A community cycling project brought miles of smiles to youngsters on Christmas Day.

Streetbikes, which recycles secondhand bikes, handed over 170 cycles to poor families.

The group provided presents for many children who would otherwise have gone without.

Based in Milnsbridge, the project has given away 6,000 bikes in the last six years.

But this Christmas has been extra special and founder and project co-ordinator Gill Greaves said: “It’s been our busiest Christmas so far.”

Streetbikes of Milnsbridge getting ready to hand out hundreds of bikes over the Christmas period. Richard Beaumont, left, Gill Greaves, Malcolm Dew, Sandy Watson and Steve Watson.
Streetbikes of Milnsbridge getting ready to hand out hundreds of bikes over the Christmas period. Richard Beaumont, left, Gill Greaves, Malcolm Dew, Sandy Watson and Steve Watson.

The group, a community interest company, revamps unwanted bikes and passes them on to needy families with the aim of encouraging better health and exercise.

Most families are referred by the authorities but some just turn up on the doorstep.

This week a couple from Cleckheaton walked the 10 miles to Milnsbridge to beg for bikes for their son and daughter, aged six and eight.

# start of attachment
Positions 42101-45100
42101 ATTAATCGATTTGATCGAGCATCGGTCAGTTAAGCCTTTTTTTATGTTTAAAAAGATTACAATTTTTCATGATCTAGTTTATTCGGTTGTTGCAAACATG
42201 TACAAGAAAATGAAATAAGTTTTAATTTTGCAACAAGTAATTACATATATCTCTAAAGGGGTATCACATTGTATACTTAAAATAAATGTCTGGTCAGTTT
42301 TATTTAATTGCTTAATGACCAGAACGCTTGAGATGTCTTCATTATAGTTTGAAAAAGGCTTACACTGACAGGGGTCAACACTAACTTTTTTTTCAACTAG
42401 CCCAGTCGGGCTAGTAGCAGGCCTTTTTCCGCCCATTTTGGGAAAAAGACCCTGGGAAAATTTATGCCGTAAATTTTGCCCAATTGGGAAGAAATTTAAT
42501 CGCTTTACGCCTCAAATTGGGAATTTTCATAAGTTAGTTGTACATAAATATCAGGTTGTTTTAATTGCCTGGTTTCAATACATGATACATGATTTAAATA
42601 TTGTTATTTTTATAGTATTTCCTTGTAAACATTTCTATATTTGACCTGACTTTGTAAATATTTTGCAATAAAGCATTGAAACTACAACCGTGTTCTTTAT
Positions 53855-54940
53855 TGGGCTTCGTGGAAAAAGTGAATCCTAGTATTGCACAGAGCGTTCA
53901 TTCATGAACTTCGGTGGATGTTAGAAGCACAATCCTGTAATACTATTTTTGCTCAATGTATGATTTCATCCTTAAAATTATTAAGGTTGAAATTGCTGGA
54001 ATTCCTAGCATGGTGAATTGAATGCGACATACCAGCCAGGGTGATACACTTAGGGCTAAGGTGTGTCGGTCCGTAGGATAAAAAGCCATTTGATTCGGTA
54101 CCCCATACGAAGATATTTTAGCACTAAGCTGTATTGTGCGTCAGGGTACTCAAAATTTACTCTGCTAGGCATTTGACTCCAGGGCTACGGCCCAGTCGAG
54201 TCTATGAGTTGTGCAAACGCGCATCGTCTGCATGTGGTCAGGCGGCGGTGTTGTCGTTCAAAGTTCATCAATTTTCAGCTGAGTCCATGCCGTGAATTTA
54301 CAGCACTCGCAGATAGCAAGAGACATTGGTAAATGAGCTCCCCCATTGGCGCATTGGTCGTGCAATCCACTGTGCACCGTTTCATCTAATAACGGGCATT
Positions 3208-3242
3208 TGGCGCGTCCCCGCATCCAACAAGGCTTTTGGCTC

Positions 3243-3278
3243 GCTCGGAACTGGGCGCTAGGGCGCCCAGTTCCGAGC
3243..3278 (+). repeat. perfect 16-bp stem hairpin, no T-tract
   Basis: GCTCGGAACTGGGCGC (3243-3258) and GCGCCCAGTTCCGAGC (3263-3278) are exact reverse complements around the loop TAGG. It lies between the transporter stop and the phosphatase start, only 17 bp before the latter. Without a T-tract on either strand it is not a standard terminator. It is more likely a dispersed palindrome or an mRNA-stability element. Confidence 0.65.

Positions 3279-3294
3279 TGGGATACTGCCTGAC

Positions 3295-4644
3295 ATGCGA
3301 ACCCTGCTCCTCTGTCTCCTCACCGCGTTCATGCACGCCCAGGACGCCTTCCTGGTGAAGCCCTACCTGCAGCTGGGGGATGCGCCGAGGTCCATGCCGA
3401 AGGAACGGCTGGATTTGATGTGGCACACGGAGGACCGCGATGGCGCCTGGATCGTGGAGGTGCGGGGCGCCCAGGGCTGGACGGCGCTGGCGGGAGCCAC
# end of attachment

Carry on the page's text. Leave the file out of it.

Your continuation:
Volunteers were so touched they arranged delivery and gave the couple a lift home in their van.

“It makes it all worthwhile when you can help families who are really struggling,” said Gill.

“I have delivered bikes to houses with no furniture nor nothing. You wouldn’t believe these sorts of places exist in Kirklees today.”

Bikes this week went to Almondbury, Brockholes, Slaithwaite, Marsden, Huddersfield, Cleckheaton and Batley.

The project has a team of 35 volunteers to get the bikes turned round.

Gill Greaves of Streetbikes, Milnsbridge with one of the many books to be signed by professional cyclist Mark Cavendish.

Unwanted bikes are donated but a big source are the council recycling centres where tip staff look out for bikes and put them on one side. Two virtually brand new bikes came from a tip in Huddersfield this week.

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Youngsters who receive a bike can trade them in for another when they outgrow them.

This month the Examiner told how Tour de France legends Mark Cavendish and Brian Robinson are backing their new book Streetbikes Community Cycling: How We Change Lives.

Copies have been sent to London to be signed by Cavendish and another has been signed by Robinson, Sir Gary Verity, chief executive of Welcome to Yorkshire, and Christian Prudhomme, director of the Tour de France.

All the signed copies will be auctioned online early in the New Year.

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